Since 2018, New Mexico has been led by Governor Michelle Lujan Grisham and Lieutenant Governor Howie Morales, both of the Democratic Party (United States), Democratic Party. All constitutional officers are currently Democrats, including Secretary of State Maggie Toulouse Oliver, Attorney General Hector Balderas, State Auditor Brian Colón, State Land Commissioner Stephanie Garcia Richard, and State Treasurer Tim Eichenberg. Both chambers of the New Mexico State Legislature have Democratic majorities: 26 Democrats and 16 Republicans in the Senate, and 47 Democrats and 23 Republicans in the House of Representatives. Likewise, the state is represented in the United States Senate, U.S. Senate by Democrats Martin Heinrich and Ben Ray Luján. The state's three delegates to the United States House of Representatives, U.S. House of Representatives are Democrat Melanie Stansbury, Republican Yvette Herrell, and Democrat Teresa Leger Fernandez, representing the first, second, and third districts, respectively. Until 2008, New Mexico was traditionally a swing state in presidential elections. The 1992 United States presidential election, 1992 election of Bill Clinton marked the first time the state was won by a Democrat since Lyndon B. Johnson in 1964. Al Gore narrowly carried the state in 2000 United States presidential election, 2000 by 366 votes, and George W. Bush won in 2004 United States presidential election, 2004 by less than 6,000 votes. The election of Barack Obama in 2008 United States presidential election, 2008 marked the state's transition into Red states and blue states, a reliably Democratic stronghold in a largely Republican region; Obama was also the first Democrat to win a majority of New Mexico votes since Johnson. Obama won again in 2012, followed by Hillary Clinton in 2016, and Joe Biden in 2020. Since achieving statehood in 1912 United States presidential election, 1912, New Mexico has been carried by the national popular vote winner in every presidential election of the past 104 years, except 1976 United States presidential election, 1976, when Gerald Ford won the state by 2% but lost the national popular vote by 2%. In all but three elections1976 United States presidential election in New Mexico, 1976, 2000 United States presidential election in New Mexico, 2000, and 2016 United States presidential election in New Mexico, 2016the candidate who won New Mexico won the presidency. State politics, while decidedly Democratic leaning, have also been idiosyncratic: New Mexico's demographics have been described as atypical of most traditional liberal states with "political ideology [being] less important" than the profile or outreach efforts of the individual candidate. Consequently, while registered Democrats outnumber registered Republicans by nearly 200,000, New Mexico voters have historically favored moderate to conservative candidates of both parties at the state and federal levels, with Democrats' relative success attributed to a "multifaceted" strategy. Lujan Grisham succeeded two-term Republican governor Susana Martinez on January 1, 2019; Gary Johnson was governor from 1995 to 2003 as a Republican, but in 2012 United States presidential election, 2012 and 2016 United States presidential election, 2016 ran for president from the Libertarian Party (United States), Libertarian Party. New Mexico's Second Congressional District is among the most competitive in the country: Republican Herrel narrowly lost to Democratic Party (United States), Democrat Xochitl Torres Small in 2018 but retook her seat in 2020, subsequently losing to Democrat Gabe Vasquez in 2022. Recent election cycles within the past decade have seen moderate incumbents replaced by progressive Democrats in cities like Albuquerque, Santa Fe, and Las Cruces, with conservative Republicans being elected in rural areas Democrats in the state are usually strongest in the Santa Fe area, parts of the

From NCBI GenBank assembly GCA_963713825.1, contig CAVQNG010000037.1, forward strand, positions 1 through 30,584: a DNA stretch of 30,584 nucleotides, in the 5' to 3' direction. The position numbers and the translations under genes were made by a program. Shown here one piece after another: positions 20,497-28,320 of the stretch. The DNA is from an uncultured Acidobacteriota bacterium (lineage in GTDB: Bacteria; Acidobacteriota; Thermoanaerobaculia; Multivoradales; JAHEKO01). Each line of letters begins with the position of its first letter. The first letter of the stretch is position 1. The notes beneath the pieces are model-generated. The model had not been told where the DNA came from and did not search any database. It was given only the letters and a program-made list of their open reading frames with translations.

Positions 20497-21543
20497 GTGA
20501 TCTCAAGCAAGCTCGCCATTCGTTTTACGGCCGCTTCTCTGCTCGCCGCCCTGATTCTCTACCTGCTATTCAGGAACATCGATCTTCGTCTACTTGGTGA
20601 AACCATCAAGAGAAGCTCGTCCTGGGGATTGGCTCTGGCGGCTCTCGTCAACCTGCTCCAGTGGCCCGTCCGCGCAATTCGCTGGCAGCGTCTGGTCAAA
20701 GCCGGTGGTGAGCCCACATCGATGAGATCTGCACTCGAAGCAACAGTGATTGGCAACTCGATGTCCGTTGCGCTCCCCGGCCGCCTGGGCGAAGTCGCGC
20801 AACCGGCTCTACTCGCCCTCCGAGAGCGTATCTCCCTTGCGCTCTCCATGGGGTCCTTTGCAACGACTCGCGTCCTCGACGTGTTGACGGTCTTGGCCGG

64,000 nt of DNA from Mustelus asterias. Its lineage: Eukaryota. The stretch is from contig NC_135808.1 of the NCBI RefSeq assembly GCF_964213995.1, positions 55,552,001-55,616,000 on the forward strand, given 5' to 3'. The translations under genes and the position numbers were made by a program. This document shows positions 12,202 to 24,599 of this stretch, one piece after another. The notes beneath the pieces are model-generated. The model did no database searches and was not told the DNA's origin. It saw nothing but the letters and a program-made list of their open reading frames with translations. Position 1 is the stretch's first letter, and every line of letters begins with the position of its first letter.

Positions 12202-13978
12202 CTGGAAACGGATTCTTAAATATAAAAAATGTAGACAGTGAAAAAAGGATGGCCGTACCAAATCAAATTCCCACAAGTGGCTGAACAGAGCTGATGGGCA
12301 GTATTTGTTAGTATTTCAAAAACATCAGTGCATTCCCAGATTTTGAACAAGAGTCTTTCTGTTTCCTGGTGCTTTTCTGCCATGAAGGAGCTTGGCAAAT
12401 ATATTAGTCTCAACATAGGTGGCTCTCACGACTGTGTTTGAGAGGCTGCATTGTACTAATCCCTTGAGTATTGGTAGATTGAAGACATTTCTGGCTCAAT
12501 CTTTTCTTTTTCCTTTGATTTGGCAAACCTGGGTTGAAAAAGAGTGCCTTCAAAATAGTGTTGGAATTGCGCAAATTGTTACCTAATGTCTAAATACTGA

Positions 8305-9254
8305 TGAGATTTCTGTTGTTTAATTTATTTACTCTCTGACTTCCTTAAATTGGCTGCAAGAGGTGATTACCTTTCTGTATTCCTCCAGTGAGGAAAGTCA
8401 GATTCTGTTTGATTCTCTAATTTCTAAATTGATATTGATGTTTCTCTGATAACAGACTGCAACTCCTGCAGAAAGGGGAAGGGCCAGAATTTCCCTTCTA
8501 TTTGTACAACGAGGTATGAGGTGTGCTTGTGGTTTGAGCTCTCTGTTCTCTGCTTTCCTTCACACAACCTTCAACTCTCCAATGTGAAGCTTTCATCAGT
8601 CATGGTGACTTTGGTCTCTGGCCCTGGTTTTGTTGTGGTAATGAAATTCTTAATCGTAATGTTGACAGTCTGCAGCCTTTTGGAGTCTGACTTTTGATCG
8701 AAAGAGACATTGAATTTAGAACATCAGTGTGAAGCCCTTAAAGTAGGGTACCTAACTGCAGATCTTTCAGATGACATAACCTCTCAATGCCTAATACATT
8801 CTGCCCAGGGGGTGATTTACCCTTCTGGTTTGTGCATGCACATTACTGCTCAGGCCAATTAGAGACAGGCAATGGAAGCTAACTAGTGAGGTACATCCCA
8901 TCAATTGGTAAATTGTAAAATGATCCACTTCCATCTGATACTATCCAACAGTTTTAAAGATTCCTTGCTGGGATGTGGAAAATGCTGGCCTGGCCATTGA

Albuquerque Albuquerque ( ; ), ; kee, Arawageeki; tow, Vakêêke; zun, Alo:ke:k'ya; apj, Gołgéeki'yé. abbreviated ABQ, is the most populous city in the U.S. state of New Mexico. Its nicknames, The Duke City and Burque, both reference its founding in ...